There are two big stories that are relevant this week. Star Wars: Rogue One is the more fun one, as it’s the first time we see a big budget Star Wars film that is canon, live action and not an “Episode” of the series. Seeing what Gareth Edwards can do with essentially merging Star Wars with a proper war film is fascinating but not that fascinating.
Will Smith’s seemingly bi-annual “GIVE ME AN OSCAR” bait, this year in the form of Collateral Beauty, is the thing to look at, I think. Mainly because actors looking for that final form of validation (for lack of a better word) to their career is always eminently fascinating to discuss.
Edwards is essentially crafting his own Von Ryan’s Express onto the framework of Star Wars; it’s like taking a Chevrolet Camaro and making it into a monster truck. Even if it ultimately doesn’t work the sheer balls of tackling something like this is worth watching. It’s going to make an ungodly amount of money, mainly because there aren’t many quality films coming out now coupled with the film being a proper blockbuster in a year where they’ve been in short supply. What’s in big supply this winter?
Will Smith, one of the handful of genuine movie stars still standing since 1996, is after his very own Oscar. The question I always have, though, has been “Is it really worth it?” It’s understandable why so many high-profile actors go for Oscars so hard at points in their career. Jim Carrey ended his reign as the biggest drawing comic actor of his era with a handful of choices that were blatantly Oscar bait. Bill Murray transitioned from aging comic actor to dramatic leading man, landing himself in Oscar conversations on a regular basis ever since. Mark Wahlberg’s career took a different direction when every principle cast member of The Fighter (the passion project he spent five years of his life prepping for) was Oscar nominated but him.
It’s like they lined up everyone who worked on that film and said “Step forward if you’re Oscar nominated” and only Marky Mark stood still. You kind of half to feel bad for him that way; the film’s star, the one who willed the film into existence, was snubbed while the rest of the main cast all earned the spoils of a successful film. All he has left is to pursue the Ward/Gatti trilogy, something The Fighter never even covered and a promised sequel was supposed to look at (but never did). If anything those 30 rounds of hell will wind up on the ESPN 30 for 30, leaving Wahlberg’s “Give me an Oscar film” as notable for other actors giving key performances in.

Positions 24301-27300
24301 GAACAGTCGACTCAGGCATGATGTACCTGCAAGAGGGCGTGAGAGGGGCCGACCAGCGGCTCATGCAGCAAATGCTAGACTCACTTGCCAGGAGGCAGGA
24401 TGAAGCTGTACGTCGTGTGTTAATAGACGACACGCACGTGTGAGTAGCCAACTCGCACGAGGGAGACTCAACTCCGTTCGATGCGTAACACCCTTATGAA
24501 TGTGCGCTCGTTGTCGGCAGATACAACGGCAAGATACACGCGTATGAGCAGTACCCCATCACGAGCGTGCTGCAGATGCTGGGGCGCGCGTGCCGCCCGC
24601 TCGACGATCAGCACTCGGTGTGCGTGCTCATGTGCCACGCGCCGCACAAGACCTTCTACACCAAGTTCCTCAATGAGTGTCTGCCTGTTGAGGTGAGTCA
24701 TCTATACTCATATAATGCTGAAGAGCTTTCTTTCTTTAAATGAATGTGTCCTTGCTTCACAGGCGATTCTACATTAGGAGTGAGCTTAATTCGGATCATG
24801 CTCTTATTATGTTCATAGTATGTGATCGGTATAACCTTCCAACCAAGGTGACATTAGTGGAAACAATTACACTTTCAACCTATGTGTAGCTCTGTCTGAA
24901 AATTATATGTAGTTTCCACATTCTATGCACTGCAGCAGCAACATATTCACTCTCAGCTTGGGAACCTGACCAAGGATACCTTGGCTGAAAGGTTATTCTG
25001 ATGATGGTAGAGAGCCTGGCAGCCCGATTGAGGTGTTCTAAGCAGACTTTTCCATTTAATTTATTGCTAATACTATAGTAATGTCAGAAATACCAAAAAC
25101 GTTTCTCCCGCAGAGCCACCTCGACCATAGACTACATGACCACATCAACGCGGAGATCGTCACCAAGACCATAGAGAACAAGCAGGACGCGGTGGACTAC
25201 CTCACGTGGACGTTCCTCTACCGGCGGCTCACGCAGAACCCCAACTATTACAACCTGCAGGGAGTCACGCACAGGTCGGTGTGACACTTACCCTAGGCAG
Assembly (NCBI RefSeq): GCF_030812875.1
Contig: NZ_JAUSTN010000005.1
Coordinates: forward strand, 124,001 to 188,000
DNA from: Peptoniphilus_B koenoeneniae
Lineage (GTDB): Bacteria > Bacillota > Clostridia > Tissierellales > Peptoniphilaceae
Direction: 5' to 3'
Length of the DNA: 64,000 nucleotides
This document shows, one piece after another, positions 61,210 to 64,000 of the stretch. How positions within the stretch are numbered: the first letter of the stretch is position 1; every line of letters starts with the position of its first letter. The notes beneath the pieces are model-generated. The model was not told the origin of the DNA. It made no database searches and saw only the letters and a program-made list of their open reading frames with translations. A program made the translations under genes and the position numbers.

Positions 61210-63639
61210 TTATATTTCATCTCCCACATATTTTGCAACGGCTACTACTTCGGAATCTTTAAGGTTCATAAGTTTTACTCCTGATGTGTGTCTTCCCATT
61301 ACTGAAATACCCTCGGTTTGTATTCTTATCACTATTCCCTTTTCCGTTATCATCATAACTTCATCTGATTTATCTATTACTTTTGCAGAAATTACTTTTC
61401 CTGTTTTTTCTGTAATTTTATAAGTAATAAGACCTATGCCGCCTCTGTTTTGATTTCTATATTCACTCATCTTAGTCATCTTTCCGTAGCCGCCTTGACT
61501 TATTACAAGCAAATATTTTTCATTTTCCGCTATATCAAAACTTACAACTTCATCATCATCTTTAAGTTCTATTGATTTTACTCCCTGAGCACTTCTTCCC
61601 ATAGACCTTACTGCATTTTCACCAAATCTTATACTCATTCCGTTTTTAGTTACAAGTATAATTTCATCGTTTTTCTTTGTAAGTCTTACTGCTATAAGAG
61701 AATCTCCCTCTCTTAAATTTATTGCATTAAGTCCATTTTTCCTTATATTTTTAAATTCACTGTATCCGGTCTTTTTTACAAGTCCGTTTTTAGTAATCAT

The Oscar is the ultimate measure of success as an actor, it seems, and winning one sets your ultimate legacy on a different path. Look at Smith’s legacy right now. It’s kind of crazy to think of everything he’s done and how profoundly, wildly successful he’s been at nearly everything. No modern entertainer has reached the heights he has as a musician and actor.
He’s arguably the biggest actor of his generation, a movie star in an era where movie stars are a thing of the past. Smith dominated summer box offices like no one else; even his misfires were unconscionably large box office successes. If he walked away from cinema right now his ultimate legacy is that of a genuine movie star who was able to bring in audiences because he had the sort of charisma and presence you can’t teach. Throw in a substantial music career, and a massively popular television show, and “The Fresh Prince” is a first ballot Hall of Fame type talent in the mythical “Film Hall of Fame.”
What would be the best way to put that final feather of his cap? An Oscar. It’s an award in art, which is more subjective than objective, which it makes it all the more interesting to see him (and others) pursue so hard.
Smith has done everything you could ever want as an actor, it seems, from the outside looking in. He’s one of the biggest box office grossing actors ever. He’s opened films without needing a gimmick like a superhero to well over $100 million when that was much more difficult. Smith even played a superhero for kicks, headlining one of the year’s biggest films in Suicide Squad. But you don’t take a film like Collateral Beauty because it’s going be something that earns you $100 million when all is said and done.
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Scott Sawitz is an Inside Pulse original. He's also been featured on The Ultimate Fighter.com, Fox Sports.com, Nerdcore Movement.com, CagePotato.com, Inside Fights.com and Film Arcade.net (among others). When Scott isn't writing about film he's making his own. Check out Drunk Justice Productions right here.